A selection of Angus Robertson's votes
See full list of topics voted on
Almost always voted against a reduction in spending on welfare benefits Show votes
0 votes for, 44 votes against, 10 absences, between 2012–2016
Generally voted for a wholly elected House of Lords Show votes
8 votes for, 5 votes against, 1 absence, between 2003–2016
Consistently voted for raising welfare benefits at least in line with prices Show votes
5 votes for, 0 votes against, in 2013
Almost always voted for a more proportional system for electing MPs Show votes
5 votes for, 0 votes against, 1 absence, between 2010–2016
Consistently voted for removing hereditary peers from the House of Lords Show votes
4 votes for, 0 votes against, 1 absence, between 2011–2016
Generally voted for more EU integration Show votes
41 votes for, 24 votes against, 26 absences, between 2008–2017
We have lots more plain English analysis of Angus Robertson’s voting record on issues like health, welfare, taxation and more. Visit Angus Robertson’s full vote analysis page for more.
Will the Prime Minister give a clear and unambiguous commitment to maintaining the triple lock on the state pension?
I asked the Prime Minister a pretty simple yes/no question and she failed to answer it, so pensioners right across this land are right to conclude that this Tory Prime Minister plans to ditch the triple lock on the state pension. Too many women already face pensions inequality, and the Tories will not even guarantee the pensions triple lock. The only reason they will not do so is that they...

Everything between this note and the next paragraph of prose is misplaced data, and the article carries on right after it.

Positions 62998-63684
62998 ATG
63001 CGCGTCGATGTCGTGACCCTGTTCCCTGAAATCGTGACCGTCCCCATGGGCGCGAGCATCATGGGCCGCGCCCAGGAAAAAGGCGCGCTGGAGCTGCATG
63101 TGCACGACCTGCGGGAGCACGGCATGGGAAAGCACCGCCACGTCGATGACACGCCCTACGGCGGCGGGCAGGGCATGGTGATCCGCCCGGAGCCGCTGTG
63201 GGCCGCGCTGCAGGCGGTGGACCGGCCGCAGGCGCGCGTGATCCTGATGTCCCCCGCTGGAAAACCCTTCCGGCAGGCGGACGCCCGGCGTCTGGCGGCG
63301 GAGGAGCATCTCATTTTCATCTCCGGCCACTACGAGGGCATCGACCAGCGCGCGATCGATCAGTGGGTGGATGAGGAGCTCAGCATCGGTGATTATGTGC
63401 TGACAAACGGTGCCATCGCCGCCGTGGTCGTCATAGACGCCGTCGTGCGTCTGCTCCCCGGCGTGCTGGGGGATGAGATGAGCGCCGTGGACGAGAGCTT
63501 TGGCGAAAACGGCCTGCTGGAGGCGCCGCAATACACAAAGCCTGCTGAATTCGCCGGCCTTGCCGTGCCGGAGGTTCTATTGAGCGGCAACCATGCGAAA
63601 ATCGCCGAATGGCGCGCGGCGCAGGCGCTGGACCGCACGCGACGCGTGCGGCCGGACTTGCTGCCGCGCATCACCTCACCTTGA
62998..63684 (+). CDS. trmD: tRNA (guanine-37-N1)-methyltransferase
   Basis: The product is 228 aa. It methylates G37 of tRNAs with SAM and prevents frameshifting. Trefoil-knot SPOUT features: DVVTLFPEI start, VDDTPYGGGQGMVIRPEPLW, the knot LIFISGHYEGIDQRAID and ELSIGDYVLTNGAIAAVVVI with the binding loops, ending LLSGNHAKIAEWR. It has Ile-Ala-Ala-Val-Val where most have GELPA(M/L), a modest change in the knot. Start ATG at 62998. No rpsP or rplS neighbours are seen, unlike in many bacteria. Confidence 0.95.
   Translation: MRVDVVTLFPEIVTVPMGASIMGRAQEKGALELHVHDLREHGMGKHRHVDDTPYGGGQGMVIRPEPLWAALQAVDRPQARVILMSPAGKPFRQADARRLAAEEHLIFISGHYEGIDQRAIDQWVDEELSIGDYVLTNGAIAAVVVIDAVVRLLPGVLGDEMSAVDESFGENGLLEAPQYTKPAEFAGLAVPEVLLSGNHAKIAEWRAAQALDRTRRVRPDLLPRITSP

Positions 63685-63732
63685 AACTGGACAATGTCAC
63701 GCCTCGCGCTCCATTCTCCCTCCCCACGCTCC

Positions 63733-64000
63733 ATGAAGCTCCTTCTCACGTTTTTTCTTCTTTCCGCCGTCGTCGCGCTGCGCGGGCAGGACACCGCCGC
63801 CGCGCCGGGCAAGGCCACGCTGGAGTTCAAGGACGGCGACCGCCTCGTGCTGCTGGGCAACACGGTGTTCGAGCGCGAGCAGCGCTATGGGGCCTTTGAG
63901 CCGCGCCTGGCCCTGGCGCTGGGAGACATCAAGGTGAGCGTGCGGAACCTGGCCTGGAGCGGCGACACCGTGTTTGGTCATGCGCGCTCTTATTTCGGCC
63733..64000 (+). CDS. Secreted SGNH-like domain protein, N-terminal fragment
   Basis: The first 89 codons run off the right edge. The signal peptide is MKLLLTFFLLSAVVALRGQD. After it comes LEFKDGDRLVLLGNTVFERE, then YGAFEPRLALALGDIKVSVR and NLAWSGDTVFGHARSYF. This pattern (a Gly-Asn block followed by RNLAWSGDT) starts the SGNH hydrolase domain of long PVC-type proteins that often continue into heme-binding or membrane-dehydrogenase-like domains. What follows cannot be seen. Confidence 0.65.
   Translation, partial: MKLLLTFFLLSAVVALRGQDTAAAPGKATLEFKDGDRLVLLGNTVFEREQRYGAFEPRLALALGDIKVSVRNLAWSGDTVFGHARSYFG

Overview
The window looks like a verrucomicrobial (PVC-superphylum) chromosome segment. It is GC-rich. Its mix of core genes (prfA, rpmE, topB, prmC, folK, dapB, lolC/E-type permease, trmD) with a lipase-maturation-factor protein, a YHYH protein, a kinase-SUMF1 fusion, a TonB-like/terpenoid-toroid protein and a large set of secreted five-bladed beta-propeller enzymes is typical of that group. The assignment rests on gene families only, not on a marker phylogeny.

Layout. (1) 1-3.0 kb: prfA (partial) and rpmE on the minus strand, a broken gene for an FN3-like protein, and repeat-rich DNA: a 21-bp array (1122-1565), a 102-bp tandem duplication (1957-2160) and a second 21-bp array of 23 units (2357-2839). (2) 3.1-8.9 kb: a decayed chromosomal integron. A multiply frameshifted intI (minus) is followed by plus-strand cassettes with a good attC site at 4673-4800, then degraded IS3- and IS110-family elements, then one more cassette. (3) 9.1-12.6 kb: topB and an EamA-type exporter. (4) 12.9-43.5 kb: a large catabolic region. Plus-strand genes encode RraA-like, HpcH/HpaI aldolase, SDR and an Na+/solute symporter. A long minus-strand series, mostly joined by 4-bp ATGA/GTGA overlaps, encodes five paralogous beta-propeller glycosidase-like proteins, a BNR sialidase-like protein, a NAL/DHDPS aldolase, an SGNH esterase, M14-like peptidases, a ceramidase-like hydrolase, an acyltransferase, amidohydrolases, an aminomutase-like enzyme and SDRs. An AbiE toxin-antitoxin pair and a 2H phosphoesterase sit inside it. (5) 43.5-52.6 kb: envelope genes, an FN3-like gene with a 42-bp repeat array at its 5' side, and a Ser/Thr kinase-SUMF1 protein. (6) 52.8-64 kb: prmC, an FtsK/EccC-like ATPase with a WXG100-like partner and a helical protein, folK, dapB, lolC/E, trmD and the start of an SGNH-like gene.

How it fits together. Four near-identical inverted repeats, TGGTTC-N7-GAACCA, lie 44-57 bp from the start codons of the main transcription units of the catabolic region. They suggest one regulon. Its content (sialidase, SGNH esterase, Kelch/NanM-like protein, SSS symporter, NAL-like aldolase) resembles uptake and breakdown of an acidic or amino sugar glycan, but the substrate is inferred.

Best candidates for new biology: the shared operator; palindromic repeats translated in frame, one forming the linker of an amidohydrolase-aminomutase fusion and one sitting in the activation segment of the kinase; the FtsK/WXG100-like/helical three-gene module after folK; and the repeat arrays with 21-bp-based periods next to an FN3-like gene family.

The Prime Minister says that she wants unity and an end to division; she intends to achieve that by crushing opposition, with political opponents described as “saboteurs”. I invited her earlier to distance herself from that, but she was not prepared to do so. This is not a vision or an understanding of mainstream democracy that I share with the Prime Minister. For months we have heard...
More of Angus Robertson’s recent appearances
Former Scottish National Party MP for Moray
Entered the House of Commons on 7 June 2001 — General election
Left the House of Commons on 3 May 2017 — Dissolved for election
Topics of interest
Angus Robertson campaigned to remain in the European Union
- Foreign and Commonwealth Affairs
- International Development
- Environment Food and Rural Affairs
- Trade and Industry
- EU Committees
- Military Aircraft
- Joint Strike Fighter Aircraft
- Nuclear Submarines
Other offices held in the past
- Deputy Leader, Scottish National Party (13 Oct 2016 to 3 May 2017)
- Member, Intelligence and Security Committee of Parliament (9 Sep 2015 to 3 May 2017)
- Shadow SNP Westminster Group Leader (23 May 2007 to 3 May 2017)
- Member, European Scrutiny Committee (12 Nov 2001 to 6 May 2010)
- Shadow SNP Spokesperson (Defence) (10 May 2001 to 30 Mar 2015)
- Shadow SNP Spokesperson (Foreign and Commonwealth Office) (10 May 2001 to 30 Mar 2015)
Previous MPs in this constituency
Future MPs in this constituency
Public bill committees (Sittings attended)
SNP MPs only attend sittings where the legislation pertains to Scotland.
Please note that numbers do not measure quality. Also, representatives may do other things not currently covered by this site. More about this
- Has spoken in 51 debates in the last year — above average amongst MPs. See all Angus Robertson’s speeches
- Has received answers to 0 written questions in the last year — well below average amongst MPs.
- Replied within 2 or 3 weeks to a medium number of messages sent via WriteToThem.com during 2015, according to constituents.
- Has voted in 59.74% of votes in this Parliament with this affiliation — well below average amongst MPs. (From Public Whip)
Note SNP MPs do not generally vote on legislation not affecting Scotland, as these matters are devolved to the Scottish Parliament.
- This MP’s speeches, in Hansard, are readable by an average 18–19 year old, going by the Flesch-Kincaid Grade Level score.
- 61 people are tracking this MP
- Has used three-word alliterative phrases (e.g. "she sells seashells") 390 times in debates — above average amongst MPs. (Why is this here?)
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